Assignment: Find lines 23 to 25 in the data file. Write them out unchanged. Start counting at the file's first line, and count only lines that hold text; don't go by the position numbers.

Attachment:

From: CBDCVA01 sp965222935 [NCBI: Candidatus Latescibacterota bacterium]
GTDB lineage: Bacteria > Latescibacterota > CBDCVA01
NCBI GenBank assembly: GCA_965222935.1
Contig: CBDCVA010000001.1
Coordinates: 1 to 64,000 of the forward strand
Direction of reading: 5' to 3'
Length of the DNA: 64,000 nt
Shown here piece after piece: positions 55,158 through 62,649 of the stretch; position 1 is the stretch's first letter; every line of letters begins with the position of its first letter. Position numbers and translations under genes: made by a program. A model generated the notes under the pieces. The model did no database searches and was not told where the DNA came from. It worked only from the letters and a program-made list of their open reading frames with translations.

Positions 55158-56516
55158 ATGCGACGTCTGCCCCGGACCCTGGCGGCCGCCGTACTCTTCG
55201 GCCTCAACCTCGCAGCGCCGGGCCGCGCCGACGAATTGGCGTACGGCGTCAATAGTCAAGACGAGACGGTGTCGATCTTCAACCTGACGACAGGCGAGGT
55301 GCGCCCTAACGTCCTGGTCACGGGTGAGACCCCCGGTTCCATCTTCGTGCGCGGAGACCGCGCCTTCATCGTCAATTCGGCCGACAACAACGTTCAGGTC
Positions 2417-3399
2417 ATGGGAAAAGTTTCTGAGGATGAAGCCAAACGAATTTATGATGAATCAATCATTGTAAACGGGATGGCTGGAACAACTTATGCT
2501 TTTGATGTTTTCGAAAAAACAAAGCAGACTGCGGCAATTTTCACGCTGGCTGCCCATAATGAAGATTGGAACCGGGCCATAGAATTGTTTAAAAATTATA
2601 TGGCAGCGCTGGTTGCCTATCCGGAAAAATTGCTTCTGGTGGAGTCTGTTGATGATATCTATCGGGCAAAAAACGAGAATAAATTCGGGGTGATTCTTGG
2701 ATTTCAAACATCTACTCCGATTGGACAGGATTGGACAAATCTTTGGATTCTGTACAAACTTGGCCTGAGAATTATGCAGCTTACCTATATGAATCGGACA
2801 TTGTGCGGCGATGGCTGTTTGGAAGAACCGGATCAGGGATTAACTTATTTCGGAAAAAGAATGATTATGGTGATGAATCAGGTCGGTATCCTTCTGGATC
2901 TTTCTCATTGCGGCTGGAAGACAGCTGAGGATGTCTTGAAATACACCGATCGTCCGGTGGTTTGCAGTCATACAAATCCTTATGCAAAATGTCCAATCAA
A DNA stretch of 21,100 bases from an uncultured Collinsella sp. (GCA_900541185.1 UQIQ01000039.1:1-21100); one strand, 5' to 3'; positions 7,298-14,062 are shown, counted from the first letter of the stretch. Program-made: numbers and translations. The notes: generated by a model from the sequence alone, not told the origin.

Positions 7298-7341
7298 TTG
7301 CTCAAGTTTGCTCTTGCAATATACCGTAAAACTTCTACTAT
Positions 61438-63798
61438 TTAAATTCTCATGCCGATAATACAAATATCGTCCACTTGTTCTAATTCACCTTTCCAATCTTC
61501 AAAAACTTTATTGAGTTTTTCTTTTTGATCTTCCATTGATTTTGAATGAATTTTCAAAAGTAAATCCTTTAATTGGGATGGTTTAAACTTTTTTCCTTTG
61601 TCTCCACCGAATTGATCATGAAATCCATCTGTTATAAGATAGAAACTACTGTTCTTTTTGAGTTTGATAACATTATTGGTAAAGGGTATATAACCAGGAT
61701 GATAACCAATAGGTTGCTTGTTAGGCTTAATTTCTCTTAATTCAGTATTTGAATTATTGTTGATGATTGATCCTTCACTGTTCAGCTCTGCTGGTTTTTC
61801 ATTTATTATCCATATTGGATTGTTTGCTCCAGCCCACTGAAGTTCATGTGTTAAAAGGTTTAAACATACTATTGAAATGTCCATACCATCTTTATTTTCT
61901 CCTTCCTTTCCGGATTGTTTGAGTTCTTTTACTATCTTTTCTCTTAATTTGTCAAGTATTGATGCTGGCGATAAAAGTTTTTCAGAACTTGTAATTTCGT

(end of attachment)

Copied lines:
7301 CTCAAGTTTGCTCTTGCAATATACCGTAAAACTTCTACTAT
Positions 61438-63798
61438 TTAAATTCTCATGCCGATAATACAAATATCGTCCACTTGTTCTAATTCACCTTTCCAATCTTC